A little bit of kindness

Reza Marvasti

With so many horrible things happening in the world right now, I find myself wondering why. What is the fundamental issue within some humans that allows them to behave in such ways? How can anyone possibly think that killing innocent people, innocent children is ok? Why do human beings do this to each other? My heart feels heavy and a familiar dull ache sets in. Back in August, I saw a photo of a Syrian man holding his baby who was just a few months old. They had just arrived by boat to a new country where they would be living in a refugee camp. This picture is the reason that I am here today. As I looked at the photograph, I wondered what kind of life this child would have. I wondered about the sadness and the anger that might grow in his little heart. I wondered if he would ever have a normal childhood full of love, laughter and of course play. Maybe he would. But it made me think of all the other millions of innocent children around the world that wouldn’t, because of war or poverty. Children are ours to take care of. They are our responsibility – the little seeds of our planet. How they are grown up will one day be reflected in how they shape our world.

The child in the main photo of this blog is Deepak. He was the greatest helper at the last playground, so eager to learn and get things done. He picked us chah toot (berries) and was always bringing us water. Deepak is a kind, sweet soul.

 

In a world that is currently so filled with violence and sadness, we can still choose love. We can all do something about this. We can choose to be kind to one another, and to ourselves. Be kind to strangers, be kind to your family. Be especially kind to those that cannot be kind in return, for they are the ones that need it the most. We see enough anger and hatred on the news. We don’t need anymore of it in our daily lives. Choose kindness and love, always.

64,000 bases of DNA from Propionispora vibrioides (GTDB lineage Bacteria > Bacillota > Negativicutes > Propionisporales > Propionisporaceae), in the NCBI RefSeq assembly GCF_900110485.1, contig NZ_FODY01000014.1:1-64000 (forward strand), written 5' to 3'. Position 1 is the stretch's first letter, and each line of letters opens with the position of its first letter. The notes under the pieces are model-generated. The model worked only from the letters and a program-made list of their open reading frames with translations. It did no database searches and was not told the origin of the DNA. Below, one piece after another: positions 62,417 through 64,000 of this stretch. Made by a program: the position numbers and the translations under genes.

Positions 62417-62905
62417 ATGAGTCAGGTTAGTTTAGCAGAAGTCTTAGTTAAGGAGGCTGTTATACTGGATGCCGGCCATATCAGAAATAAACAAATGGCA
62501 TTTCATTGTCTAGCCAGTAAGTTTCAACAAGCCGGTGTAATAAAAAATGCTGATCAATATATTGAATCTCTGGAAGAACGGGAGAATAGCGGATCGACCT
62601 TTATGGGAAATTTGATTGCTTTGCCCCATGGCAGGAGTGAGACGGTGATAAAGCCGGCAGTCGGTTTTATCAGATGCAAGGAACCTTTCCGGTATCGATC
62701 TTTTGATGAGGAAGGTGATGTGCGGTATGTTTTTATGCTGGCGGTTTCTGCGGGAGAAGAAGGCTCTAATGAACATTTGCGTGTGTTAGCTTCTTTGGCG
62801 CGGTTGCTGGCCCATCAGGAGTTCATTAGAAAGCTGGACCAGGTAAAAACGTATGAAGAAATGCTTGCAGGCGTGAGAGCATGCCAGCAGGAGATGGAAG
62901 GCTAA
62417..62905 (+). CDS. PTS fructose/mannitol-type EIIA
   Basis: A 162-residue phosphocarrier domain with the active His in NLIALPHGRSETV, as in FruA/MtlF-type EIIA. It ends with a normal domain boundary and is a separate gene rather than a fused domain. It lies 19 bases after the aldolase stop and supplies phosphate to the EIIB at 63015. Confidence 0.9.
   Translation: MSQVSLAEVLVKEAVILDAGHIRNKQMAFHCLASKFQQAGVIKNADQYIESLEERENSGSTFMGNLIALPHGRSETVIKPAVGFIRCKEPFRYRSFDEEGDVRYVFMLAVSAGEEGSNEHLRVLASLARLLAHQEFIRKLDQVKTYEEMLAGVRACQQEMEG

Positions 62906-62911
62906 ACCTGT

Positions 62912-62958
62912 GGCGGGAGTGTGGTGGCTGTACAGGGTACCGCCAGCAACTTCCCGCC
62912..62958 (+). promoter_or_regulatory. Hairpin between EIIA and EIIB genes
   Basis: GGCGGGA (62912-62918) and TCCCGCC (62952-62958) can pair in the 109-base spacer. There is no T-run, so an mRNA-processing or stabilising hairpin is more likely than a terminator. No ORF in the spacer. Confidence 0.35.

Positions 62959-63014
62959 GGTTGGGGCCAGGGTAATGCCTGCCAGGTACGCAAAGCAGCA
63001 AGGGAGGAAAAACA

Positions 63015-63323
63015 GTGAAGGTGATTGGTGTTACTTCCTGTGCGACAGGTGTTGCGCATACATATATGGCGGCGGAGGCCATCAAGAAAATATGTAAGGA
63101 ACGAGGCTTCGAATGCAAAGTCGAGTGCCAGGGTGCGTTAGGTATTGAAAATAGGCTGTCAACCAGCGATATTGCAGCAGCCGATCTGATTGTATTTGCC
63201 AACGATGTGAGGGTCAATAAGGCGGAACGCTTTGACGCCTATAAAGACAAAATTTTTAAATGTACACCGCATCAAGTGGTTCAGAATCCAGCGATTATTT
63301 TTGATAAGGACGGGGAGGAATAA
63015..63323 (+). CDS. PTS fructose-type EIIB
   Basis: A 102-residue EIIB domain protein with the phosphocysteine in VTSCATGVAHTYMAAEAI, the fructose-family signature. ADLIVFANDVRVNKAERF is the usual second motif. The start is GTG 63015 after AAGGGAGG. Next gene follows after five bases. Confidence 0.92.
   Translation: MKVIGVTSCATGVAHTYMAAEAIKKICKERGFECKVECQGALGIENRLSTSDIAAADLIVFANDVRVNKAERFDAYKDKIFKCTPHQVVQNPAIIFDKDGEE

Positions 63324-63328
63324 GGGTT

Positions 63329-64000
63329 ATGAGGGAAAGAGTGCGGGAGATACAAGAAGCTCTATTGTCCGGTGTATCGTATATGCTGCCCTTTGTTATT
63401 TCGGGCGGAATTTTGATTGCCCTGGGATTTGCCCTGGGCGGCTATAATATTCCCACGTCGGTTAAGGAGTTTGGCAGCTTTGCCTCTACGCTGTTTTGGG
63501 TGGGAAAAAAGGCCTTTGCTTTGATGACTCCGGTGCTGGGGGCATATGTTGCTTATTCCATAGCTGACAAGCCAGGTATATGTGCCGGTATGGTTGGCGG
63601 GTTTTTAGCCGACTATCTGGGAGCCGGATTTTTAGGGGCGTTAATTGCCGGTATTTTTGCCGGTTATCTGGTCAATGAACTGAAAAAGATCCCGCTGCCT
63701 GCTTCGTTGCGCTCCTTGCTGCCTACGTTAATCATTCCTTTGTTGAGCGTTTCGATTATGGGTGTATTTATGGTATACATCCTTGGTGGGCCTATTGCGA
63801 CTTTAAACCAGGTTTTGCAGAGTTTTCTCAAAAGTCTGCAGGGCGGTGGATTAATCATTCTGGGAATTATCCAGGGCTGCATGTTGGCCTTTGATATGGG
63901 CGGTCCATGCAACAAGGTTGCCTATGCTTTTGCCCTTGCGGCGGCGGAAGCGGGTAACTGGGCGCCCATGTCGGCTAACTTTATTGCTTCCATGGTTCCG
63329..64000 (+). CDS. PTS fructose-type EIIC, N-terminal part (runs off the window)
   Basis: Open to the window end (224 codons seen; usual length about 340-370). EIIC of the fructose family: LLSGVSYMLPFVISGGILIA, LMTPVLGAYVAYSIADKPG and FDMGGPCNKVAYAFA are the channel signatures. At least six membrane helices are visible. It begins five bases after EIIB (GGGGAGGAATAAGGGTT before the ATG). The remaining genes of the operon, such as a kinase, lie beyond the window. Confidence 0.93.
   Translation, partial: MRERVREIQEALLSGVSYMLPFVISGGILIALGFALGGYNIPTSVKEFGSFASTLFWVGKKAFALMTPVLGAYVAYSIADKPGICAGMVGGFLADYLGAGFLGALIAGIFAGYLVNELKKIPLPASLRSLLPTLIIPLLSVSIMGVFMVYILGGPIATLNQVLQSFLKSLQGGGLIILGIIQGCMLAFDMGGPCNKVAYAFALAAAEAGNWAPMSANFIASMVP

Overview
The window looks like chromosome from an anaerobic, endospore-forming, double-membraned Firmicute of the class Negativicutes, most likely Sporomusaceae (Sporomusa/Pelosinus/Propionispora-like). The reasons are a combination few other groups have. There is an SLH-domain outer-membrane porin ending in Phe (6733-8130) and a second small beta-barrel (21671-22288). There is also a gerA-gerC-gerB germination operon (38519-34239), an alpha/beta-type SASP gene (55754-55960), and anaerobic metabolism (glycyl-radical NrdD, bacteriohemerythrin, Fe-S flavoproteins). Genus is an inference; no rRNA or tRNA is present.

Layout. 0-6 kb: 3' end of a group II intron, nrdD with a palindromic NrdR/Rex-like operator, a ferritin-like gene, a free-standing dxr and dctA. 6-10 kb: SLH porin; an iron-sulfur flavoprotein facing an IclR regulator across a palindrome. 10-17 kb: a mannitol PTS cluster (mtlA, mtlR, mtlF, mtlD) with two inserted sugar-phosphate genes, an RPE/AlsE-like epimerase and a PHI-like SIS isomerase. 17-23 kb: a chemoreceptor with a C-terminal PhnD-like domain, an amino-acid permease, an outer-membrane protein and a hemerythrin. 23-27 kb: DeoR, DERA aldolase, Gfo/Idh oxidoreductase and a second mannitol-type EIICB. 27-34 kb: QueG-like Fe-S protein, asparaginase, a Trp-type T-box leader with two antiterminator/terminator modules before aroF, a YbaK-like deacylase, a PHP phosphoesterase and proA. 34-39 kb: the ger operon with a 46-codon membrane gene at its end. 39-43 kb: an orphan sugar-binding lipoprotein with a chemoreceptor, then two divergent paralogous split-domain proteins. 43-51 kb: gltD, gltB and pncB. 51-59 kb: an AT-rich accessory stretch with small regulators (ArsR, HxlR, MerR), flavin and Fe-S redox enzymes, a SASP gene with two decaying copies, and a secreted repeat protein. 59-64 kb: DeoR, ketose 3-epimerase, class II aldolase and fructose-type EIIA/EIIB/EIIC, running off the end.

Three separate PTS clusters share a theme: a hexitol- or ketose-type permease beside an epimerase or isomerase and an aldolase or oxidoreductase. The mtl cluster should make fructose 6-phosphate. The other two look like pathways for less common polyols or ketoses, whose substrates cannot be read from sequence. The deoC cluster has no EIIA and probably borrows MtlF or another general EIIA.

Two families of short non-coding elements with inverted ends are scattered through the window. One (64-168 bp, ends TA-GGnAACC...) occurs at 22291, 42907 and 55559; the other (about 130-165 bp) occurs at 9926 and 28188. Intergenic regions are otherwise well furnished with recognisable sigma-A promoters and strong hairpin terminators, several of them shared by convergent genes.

We are currently working on the 6th playground of 50. So, nearly 12% done! The kids love to help with the painting especially. At the last school, once we had finished with painting the playground and it was time to clean up, they decided they weren’t done yet. They started painting their school – the brick wall and the concrete floor. I thought this was hilarious. Some people (the principal) didn’t. Building playgrounds here in India is much different than our experience in Uganda. The materials are a lot easier to come by here. Some days the workers don’t show up, and sometimes they do. The language barrier has proven to be the biggest challenge. But no matter what, the children are always so excited when the team first arrives and brings the materials in. That is something we can always count on. 

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